Archive for the ‘calvinism’ category

God’s Sovereignty

April 19, 2009

My most precious fiance lent me a great book, “Trusting God”, by Jerry Bridges:

http://www.amazon.com/Trusting-God-Even-When-Hurts/dp/0891096175

And this book impressed me so much that I have to share some thoughts.

 

There were things that we thought about, but (as far as I’ve seen) no-one formulated it so well: God is sovereign on EVERYTHING. Not just on salvation, when it comes to our lives as Christians, but also on every other aspect of our life, on all nations, on wicked men, on nature.

Particularly important I found the chapter “God’s sovereignty and our responsibility”, also dealing with “Our failures and God’s sovereignty”.

 

After reading this book I came to believe that we have the Old Testament mainly to reveal the way God carries out His divine plan and how everything is being subjected to this purpose. We don’t have the theology of the Christianity in the Old Testament (in the way we have it in, for instance, Romans or Ephesians), but we can see clearly how God unfolds His plan according to His good pleasure.

 

God’s sovereignty is crucial. 

We can call it the arminianism vs calvinism controversy, but take His sovereignty out of the Bible and we are left off with some custom-made god we created according to our imagination.

Everything is affected by the fact that God is sovereign (or not).

Sovereign in our salvation, in the way it is initiated, in the way we are kept in His will. But also everything happens to us in our daily walk with Him.

 

A quote from the book which I liked a lot:

“God in His love always wills what is best for us. In His wisdom He always knows what is best, and in His sovereignty He has the power to power to bring it about”

The Duty of Self-Denial, by Thomas Watson

February 16, 2009

Excerpts from: The Duty of Self-Denial

Luke 9:23
And He was saying to them all, “If anyone wishes to come after Me, he must deny himself, and take up his cross daily and follow Me.”

Luke 14:27
Whoever does not carry his own cross and come after Me cannot be My disciple

Matthew 10:38
And he who does not take his cross and follow after Me is not worthy of Me

John 12:25
He who loves his life loses it, and he who hates his life in this world will keep it to life eternal.

Romans 8:13
if you are living according to the flesh, you must die; but if by the Spirit you are putting to death the deeds of the body, you will live.

Colossians 3:5
Therefore consider the members of your earthly body as dead to immorality, impurity, passion, evil desire, and greed, which amounts to idolatry.

2 Timothy 3:12
Indeed, all who desire to live godly in Christ Jesus will be persecuted.

Practical issues: what does it mean?

1. A Christian must deny his reason

Reason must be denied in credendis and in agendis.
In credendis (doctrines to be believed): the doctrines of Trinity, Incarnation, Resurrection
In agendis (in duties anjoined to be practiced

2. A Christian must deny his will.

Here we must deny our will and bring it to God’s will. If a crooked stick is laid upon the ground that is level, we do not try to bring the ground even with the stick, but to make the stick even to the ground. So God’s will is not to be brought to ours, but our will being crooked must be brought to God’s will. We pray, “Thy will be done.” The way to have our will is to deny it.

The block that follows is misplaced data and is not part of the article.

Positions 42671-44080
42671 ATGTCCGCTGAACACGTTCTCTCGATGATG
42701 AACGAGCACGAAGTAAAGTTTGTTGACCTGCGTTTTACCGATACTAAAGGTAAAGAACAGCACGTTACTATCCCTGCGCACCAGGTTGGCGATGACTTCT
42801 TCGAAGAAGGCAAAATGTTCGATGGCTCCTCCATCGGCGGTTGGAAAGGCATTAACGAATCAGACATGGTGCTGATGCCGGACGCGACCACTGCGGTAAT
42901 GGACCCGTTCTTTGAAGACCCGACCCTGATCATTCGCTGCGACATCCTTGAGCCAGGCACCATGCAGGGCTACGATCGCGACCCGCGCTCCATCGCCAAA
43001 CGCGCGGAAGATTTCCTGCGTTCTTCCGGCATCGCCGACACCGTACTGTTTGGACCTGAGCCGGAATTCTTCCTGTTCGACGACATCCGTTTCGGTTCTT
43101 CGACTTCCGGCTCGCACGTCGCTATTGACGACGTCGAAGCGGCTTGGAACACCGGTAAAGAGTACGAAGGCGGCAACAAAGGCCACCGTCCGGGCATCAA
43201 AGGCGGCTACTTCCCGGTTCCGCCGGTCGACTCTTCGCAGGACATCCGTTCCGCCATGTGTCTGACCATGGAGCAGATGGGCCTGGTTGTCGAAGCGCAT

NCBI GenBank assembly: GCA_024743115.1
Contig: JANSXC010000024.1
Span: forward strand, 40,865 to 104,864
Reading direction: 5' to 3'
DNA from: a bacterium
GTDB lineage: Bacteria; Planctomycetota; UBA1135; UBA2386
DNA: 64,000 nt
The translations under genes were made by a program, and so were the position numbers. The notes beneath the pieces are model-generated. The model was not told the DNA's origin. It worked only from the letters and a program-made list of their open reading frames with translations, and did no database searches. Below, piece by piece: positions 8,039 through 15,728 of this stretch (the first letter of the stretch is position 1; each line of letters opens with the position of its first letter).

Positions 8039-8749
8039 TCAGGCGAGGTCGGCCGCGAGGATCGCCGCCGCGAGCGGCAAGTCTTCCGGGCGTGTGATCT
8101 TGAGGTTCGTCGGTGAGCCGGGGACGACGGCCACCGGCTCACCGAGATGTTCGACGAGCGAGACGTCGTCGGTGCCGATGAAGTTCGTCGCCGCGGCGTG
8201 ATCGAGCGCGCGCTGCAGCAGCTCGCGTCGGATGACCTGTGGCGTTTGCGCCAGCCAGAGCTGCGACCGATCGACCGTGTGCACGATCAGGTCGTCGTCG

3. A Christian must deny his own righteousness, his civilities, duties, and good works

Philippians 3:9
…and may be found in Him, not having a righteousness of my own derived from the Law, but that which is through faith in Christ, the righteousness which comes from God on the basis of faith

4. A Christian must deny all self-confidence

Matthew 26:33-34
But Peter said to Him, “Even though all may fall away because of You, I will never fall away.”
Jesus said to him, “Truly I say to you that this very night, before a rooster crows, you will deny Me three times.”

Matthew 26:72
And again he denied it with an oath, “I do not know the man.”

Romans 11:20
Quite right, they were broken off for their unbelief, but you stand by your faith. Do not be conceited, but fear;

1. Corinthians 10:12
Therefore let him who thinks he stands take heed that he does not fall.

Revelation 3:17
You say, ‘I am rich; I have acquired wealth and do not need a thing.’ But you do not realize that you are wretched, pitiful, poor, blind and naked.

5. A Christian must deny self-conceit

Romans 12:3
For by the grace given me I say to every one of you: Do not think of yourself more highly than you ought, but rather think of yourself with sober judgment, in accordance with the measure of faith God has given you.

I Corinthians 4:7
For who makes you different from anyone else? What do you have that you did not receive? And if you did receive it, why do you boast as though you did not?

Ezekiel 28:2
Son of man, say to the ruler of Tyre, ‘This is what the Sovereign LORD says:
       ” ‘In the pride of your heart
       you say, “I am a god;
       I sit on the throne of a god
       in the heart of the seas.”
       But you are a man and not a god,
       though you think you are as wise as a god.

Your dark side is broader than your light side. Your ignorance is more than your knowledge. Your knowledge is but the light of a torch, your ignorance as the Cimmerian darkness. You have no cause to be conceited of the knowledge you have, but rather to be humbled for what you lack.

6.A Christian must deny his appetite

Proverbs 30:15
There are three things that are never satisfied,
       four that never say, ‘Enough!’:

1 Corinthians 9:27
No, I beat my body and make it my slave so that after I have preached to others, I myself will not be disqualified for the prize.

Philippians 3:19